For anyone who wishes to delve deeper into the pages of history by visiting the sites of some of Europe’s most momentous events, a well-organised small group tour can be an extremely effective way of achieving an insightful total immersion. |
A group tour itinerary that takes in multiple WWII battlefield sites that were so pivotal to what’s become known as D-Day (June 6th, 1944), provides a window into one of the most defining moments of the twentieth century. These sites include not just the famous French beaches of Normandy, where the Allied forces set the course for the liberation of Europe, but also important historical locations in England, Belgium and the Netherlands.
Southwick House, in Hampshire, was General Eisenhower’s ‘Ground Zero’, from where he orchestrated the invasion by the Allied Forces of mainland Europe, which stopped Hitler in his tracks. The museum on site provides a comprehensive overview of Eisenhower’s ambitious manoeuvres, including his original detailed map with mark-ups.
The site is also home to the Royal Military Police Museum. The museum showcases the work and history of this highly important unit, which has been in operation since the Napoleonic Wars and remains so to this day.
Just 10km north of Bayeux (where the renowned Bayeux Tapestry is currently housed in an eighteenth-century seminary), the Longues-sur-Mer German gun battery stands as a monument to the sheer scale of Eisenhower’s operation on the beaches of Normandy, and its defensive fortifications. As his troops landed they faced up to the intimidating steel and concrete of the infamous Atlantic Wall, the defence intended to halt infiltration from the British Isles. Today the gun battery is an enduring reminder of this bloody, history-changing battle.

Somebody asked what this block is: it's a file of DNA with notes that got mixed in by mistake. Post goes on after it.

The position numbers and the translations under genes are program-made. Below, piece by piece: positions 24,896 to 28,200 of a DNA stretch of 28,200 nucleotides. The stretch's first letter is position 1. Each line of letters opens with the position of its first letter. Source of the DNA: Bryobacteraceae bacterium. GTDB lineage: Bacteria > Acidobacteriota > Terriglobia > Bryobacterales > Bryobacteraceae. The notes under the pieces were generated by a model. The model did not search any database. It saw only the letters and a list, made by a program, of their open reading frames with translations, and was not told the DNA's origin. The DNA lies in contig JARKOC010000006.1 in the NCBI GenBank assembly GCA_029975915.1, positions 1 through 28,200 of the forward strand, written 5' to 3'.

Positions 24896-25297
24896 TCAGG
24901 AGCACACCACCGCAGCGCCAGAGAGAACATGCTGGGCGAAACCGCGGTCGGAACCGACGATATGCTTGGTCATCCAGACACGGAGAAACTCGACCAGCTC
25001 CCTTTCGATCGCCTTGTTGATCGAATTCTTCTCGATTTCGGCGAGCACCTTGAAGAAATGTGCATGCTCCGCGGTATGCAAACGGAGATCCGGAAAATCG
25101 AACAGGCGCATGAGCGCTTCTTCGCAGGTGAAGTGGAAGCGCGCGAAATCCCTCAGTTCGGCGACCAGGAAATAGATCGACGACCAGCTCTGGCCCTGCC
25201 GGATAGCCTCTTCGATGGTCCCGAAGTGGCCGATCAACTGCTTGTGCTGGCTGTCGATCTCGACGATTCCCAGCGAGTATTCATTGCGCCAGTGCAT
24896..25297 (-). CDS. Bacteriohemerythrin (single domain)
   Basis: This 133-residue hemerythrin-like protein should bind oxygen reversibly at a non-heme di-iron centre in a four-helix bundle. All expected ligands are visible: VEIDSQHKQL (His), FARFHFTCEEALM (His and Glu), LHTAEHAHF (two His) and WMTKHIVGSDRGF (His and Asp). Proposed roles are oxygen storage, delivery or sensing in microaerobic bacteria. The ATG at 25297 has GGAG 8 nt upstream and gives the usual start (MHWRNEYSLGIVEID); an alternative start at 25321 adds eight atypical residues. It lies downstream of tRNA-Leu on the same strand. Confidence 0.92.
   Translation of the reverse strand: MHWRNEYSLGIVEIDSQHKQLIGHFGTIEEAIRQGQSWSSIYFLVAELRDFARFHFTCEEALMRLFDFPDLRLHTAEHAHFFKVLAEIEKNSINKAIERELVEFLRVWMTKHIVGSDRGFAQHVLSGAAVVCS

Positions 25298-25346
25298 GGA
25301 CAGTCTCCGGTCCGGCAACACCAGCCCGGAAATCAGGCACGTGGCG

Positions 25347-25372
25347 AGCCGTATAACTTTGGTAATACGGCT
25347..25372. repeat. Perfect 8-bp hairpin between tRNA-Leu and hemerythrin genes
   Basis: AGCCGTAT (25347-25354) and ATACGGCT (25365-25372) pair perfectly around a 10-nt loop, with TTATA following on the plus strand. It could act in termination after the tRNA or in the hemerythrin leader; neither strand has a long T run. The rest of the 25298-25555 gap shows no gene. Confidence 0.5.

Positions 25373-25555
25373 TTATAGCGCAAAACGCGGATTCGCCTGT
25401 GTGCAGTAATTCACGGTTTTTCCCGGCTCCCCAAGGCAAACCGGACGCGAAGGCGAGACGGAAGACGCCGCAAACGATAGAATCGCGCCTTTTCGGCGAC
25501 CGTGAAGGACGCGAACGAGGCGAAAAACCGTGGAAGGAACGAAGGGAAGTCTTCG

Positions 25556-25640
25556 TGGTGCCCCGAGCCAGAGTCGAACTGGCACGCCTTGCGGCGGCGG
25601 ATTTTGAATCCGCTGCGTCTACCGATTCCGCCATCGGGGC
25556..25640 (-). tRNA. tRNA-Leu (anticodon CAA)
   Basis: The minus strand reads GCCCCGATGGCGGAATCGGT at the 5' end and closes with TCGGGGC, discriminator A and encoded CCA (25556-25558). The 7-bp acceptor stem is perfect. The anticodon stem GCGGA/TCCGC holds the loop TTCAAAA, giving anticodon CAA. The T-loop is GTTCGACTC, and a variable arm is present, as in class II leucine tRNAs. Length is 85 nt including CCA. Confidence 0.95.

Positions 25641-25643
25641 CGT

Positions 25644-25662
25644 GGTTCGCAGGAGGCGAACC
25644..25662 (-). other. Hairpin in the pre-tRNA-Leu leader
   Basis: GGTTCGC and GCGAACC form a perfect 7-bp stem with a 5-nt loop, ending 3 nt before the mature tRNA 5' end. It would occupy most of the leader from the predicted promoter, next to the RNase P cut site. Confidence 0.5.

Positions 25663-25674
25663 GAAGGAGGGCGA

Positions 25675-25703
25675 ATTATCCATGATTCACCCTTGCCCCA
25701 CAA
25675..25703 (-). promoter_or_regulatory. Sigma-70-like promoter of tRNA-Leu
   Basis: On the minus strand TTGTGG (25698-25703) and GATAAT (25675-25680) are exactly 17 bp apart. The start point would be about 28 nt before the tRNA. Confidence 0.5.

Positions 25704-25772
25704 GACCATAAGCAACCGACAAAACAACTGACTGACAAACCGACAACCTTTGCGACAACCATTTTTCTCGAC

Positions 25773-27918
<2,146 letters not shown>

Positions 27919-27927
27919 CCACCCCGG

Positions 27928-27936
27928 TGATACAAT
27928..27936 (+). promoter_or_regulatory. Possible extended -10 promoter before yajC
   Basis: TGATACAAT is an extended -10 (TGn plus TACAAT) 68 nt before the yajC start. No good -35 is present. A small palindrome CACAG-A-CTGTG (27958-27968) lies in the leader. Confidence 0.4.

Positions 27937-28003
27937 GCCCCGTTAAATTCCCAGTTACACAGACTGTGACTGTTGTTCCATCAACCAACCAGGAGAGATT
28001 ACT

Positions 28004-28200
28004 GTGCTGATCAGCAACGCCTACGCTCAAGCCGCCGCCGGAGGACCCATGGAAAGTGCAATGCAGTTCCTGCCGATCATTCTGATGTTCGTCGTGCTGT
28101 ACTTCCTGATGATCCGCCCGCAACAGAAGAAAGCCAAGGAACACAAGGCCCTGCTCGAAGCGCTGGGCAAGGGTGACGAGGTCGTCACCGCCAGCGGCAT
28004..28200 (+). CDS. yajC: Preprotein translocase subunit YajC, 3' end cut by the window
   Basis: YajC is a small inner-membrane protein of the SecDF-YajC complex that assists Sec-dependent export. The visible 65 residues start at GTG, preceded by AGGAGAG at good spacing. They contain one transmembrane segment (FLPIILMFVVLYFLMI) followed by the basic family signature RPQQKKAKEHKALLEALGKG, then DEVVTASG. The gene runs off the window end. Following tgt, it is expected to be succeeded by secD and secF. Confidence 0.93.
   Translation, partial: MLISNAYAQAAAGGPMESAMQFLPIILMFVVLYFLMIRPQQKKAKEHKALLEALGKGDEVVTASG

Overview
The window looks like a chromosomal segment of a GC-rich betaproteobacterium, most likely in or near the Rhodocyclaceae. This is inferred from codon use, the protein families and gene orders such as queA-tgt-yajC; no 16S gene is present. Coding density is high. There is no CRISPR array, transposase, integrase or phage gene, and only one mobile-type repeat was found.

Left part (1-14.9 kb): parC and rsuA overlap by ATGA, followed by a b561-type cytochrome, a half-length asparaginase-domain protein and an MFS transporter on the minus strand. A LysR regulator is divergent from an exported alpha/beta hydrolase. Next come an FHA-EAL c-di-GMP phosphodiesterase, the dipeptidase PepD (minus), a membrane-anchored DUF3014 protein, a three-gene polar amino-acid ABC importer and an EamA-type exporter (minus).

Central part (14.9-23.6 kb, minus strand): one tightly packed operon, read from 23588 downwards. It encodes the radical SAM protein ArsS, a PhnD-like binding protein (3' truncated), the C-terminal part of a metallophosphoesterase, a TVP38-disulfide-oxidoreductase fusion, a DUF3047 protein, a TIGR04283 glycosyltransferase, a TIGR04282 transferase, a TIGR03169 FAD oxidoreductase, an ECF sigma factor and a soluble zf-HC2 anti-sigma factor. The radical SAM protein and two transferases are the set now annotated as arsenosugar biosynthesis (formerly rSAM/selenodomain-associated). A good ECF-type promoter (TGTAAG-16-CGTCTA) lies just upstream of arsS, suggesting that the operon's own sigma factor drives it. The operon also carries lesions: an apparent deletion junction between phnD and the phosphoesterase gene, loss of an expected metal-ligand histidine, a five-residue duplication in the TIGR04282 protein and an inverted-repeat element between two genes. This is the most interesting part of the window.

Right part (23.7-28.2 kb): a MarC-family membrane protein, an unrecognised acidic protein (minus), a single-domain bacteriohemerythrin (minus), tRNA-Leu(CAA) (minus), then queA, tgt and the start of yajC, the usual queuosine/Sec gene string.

Breendonk Concentration Camp: Belgium
For anyone wanting to witness the full gamut of the WWII historical experience, a group tour that includes a visit to the sobering Breendonk concentration camp shows the alternative face of war. Even in Western Europe, the reach of the brutal Nazi rule left its horrifying stain on history, with more than 3,500 prisoners passing through the camp between 1940 and 1944. While visiting the camp is, today, highly emotive, its heritage pays tribute to the prisoners’ spirit of resistance as well as detailing the atrocities committed within its gates.
The Last Nazi Stronghold: The Netherlands
As the last Nazi stronghold before Germany, parts of the Netherlands were virtually crippled by starvation during WWII. Allied troops secured points on the Rhine at Oosterbeck, Nijmegen and Arnhem, in preparation for an attack into Northern Germany. Although it was ultimately a failure, the liberation of great swathes of Holland brought great relief to the locals. Today, traversing this route is an important part of an itinerary that seeks to unwrap the full story of the ramifications of Nazi rule during the war.
Get the Full Picture
A well-organised group tour to explore the important WWII sites in France, England, Belgium and the Netherlands brings history to life in a way no amount of research alone can do. In addition to their appeal as historical markers, each of them can stand alone for their outstanding culture and natural beauty.
John Dixon is an experienced world traveller and the Managing Director of Prestige Holidays for over 30 years. Recently his well-received group tour itineraries, which venture to the far corners of the globe, have been included in Prestige’s luxury holiday portfolio. John tries to visit each of the destinations regularly in order to ensure the quality of his properties, and stay up-to-date about the latest local news and events. He has a taste for the finer things in life and has an interest in arts, history and culture.
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